Sleepless night

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by L. G. William Chapman, B.A., LL.B.

There are some things we just don’t talk about.  Not necessarily because the topic is lewd or especially awkward – like bodily functions or marital problems – but rather because the subject is so patently boring, like a sleepless night.  It’s not exactly the fabric of either mystery or science. In fact considering what most people do to combat a sleepless night there really isn’t much of substance to observe.  The stock response to a sleepless night is to roll about in one’s bed, endlessly uncomfortable, drifting back and forth between resolve and resignation, unsure of the time, chilled by the damn night air, trepidatious about the future, perhaps punishing oneself for this or that.  All in all it is a rollicking distressful sensation.

Usually there is some predominant theme which insinuates the torment.  Quite often a recent event (or the foggy recollection of some drunken behaviour) suddenly surfaces and takes a grip upon one’s conscience. Then we re-enact the particles of the experience, painfully re-living the script, trying to dismiss its cogency but never able to let it go. The more one rolls the idea about one’s head, the more it gathers momentum and in an instant you find yourself on your back staring at the ceiling, wide awake.

While it is possible to exhaust oneself by perpetually twisting about, slamming one’s head into the pillows, drawing the covers about oneself or just trying to forget about it entirely, unless that tactic succeeds to wear you down into a semblance of sleep, there is no other answer but to get out of bed and address the issue. It may be two o’clock in the morning but otherwise there is no impediment to an assault upon the day.  It’s an ultimatum. As Oscar Wilde reportedly once said, “It’s the wallpaper or me – one of us has to go!

When I ran my own business it was not uncommon for me to have been startled awake by a sudden recollection of some transaction detail which for some reason or another I felt required attention.  Granted, in many instances the abrupt preoccupation was magnified far beyond its actual imperative but at the time it did nothing to assuage my consternation to imagine that “it could wait”.  As a result I would frequently hurriedly dress in some casual clothes (like sweat pants and a wool cardigan) and haul myself to the office to get out the file, turn on the computer and do whatever I felt had to be done, which sometimes was nothing more gratifying than simply confirming that what I had already done was satisfactory.  At least some things can be put to bed successfully!

Lately I haven’t the plague of business to monopolize me. I have also unburdened myself by delegating everything possible to those whom I consider better suited to the management of my affairs; viz., doctor, lawyer, accountant, financial advisor, landlord and estate agent. If nothing else the capitulation qualifies as tactful estate planning (though if I were to be entirely truthful it is a gluttony for vapid irresponsibility).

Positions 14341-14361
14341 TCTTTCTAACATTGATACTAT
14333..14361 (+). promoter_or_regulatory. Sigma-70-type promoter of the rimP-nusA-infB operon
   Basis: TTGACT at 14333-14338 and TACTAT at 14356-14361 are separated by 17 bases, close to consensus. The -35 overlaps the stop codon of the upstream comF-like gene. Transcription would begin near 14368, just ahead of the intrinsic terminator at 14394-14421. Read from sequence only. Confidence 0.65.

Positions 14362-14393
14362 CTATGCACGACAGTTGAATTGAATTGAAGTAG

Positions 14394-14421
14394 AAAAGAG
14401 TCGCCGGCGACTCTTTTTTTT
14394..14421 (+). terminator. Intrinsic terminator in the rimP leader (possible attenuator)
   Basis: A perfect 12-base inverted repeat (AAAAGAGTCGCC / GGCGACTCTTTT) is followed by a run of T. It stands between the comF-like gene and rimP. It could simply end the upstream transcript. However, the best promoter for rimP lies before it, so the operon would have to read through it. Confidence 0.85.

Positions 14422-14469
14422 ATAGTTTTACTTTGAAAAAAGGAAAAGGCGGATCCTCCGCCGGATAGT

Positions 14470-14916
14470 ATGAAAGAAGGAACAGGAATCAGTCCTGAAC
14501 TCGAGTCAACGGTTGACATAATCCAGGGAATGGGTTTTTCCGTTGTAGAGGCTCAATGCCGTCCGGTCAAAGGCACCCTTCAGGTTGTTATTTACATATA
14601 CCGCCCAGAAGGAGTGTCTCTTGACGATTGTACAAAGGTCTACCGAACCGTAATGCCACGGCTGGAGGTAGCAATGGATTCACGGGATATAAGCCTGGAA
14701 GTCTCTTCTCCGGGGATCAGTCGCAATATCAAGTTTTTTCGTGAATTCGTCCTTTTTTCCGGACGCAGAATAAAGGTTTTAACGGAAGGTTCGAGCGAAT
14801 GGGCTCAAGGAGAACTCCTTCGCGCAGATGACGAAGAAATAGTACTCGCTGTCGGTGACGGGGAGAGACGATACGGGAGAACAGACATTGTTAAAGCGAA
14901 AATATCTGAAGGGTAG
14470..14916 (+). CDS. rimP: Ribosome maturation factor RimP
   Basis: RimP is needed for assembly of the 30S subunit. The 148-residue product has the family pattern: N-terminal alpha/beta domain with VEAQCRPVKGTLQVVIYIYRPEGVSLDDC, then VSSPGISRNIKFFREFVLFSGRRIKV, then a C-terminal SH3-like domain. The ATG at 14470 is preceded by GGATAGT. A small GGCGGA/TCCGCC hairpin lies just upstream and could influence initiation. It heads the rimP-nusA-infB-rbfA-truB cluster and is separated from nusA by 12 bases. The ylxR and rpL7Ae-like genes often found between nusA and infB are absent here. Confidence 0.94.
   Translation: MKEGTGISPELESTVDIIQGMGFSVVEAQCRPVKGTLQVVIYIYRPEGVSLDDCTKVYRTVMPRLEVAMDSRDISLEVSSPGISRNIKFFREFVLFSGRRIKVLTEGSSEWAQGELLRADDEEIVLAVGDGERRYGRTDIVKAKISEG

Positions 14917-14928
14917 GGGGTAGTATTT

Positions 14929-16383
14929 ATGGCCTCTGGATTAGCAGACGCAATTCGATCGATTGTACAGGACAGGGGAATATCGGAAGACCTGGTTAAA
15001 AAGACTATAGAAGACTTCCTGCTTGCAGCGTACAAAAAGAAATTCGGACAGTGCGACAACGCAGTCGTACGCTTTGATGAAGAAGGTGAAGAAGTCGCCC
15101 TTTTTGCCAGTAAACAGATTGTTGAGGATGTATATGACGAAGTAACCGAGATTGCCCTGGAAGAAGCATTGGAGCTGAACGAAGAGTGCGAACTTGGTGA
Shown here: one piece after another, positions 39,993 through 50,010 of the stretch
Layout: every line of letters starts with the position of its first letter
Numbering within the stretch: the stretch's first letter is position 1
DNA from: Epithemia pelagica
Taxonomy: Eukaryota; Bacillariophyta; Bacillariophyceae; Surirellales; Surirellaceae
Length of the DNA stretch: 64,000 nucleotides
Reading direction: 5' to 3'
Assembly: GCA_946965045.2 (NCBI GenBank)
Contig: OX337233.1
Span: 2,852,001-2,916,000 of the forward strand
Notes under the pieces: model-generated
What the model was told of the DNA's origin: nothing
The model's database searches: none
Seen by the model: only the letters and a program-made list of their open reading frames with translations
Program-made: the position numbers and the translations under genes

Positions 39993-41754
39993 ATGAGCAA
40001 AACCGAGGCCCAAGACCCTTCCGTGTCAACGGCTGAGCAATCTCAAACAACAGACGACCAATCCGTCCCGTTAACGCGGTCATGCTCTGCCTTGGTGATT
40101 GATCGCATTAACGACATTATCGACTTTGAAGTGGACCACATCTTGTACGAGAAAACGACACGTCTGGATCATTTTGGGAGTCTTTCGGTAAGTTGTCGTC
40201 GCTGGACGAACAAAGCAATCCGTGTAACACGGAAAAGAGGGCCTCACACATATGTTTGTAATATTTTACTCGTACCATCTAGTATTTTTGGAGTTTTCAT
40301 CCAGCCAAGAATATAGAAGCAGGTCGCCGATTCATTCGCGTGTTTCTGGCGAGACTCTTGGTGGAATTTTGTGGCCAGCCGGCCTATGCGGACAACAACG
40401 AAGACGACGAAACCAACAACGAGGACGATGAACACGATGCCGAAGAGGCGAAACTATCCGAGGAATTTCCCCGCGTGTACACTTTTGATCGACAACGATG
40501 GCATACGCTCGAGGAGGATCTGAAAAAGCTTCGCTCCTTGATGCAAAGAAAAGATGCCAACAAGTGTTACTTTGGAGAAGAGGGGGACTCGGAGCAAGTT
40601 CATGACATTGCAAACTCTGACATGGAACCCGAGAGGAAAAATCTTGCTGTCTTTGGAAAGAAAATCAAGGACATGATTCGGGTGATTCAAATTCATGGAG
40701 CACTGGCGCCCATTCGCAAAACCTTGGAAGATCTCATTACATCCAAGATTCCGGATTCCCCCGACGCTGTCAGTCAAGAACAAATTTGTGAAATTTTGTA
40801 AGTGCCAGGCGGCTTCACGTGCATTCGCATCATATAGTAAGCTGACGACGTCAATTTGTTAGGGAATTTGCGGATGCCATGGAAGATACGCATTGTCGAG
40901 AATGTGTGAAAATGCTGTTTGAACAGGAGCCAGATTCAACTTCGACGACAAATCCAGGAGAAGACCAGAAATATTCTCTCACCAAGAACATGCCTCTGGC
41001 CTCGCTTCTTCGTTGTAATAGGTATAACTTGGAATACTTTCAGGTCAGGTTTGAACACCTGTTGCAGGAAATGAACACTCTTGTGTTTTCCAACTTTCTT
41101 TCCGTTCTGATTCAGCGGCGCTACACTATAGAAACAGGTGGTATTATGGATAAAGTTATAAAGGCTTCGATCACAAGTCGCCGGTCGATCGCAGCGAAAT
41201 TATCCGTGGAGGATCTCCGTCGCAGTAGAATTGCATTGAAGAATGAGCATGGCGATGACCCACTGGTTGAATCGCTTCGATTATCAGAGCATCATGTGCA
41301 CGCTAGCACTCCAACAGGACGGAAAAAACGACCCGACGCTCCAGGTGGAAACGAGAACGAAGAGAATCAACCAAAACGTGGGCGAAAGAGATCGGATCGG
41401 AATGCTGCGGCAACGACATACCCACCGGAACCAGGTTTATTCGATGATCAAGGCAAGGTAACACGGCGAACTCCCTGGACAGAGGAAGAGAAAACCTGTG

Nonetheless from time to time certain trifles manage to seep through the cracks and I am left holding the proverbial bag with no one to call to fix it. It really annoys me to have to address what I consider to be tedious bureaucracy.  I battled with subalterns and low-level mandarins throughout my entire career and I have positively no patience at all for any suggestion that “you can’t get there from here!” (which is sadly a metaphor peculiar to many large institutions). As a result I am sometimes disturbed by these annoyances in the middle of the night and am therefore obliged to gather my wits about me and marshal the forces of logic, reason, fact and detail in order to precipitate a resolution. I have in my arsenal the tools of deductive reasoning (first honed as a student of Philosophy in undergraduate university), the force of argument (cultivated at law school) and the power of persuasion (acquired as a practicing solicitor). During the initial urgency and clamour of the anguish, my private reflection is anything but certain or confidant. Indeed in the middle of the night when these exasperating bagatelle begin to percolate I am broadsided to distraction which, of course, explains the reason for my insomnia. It is in such circumstances that my predisposition to resolution takes hold and I do whatever is necessary to cap the matter.  Thankfully it is not always necessary to speak with a person but instead one can communicate by email and rely upon the stewards to attend to the problem in the course of their normal business day.  Meanwhile I have succeeded to palliate my own perturbation and can hopefully return to the lair with a mind much relieved of its midnight baggage.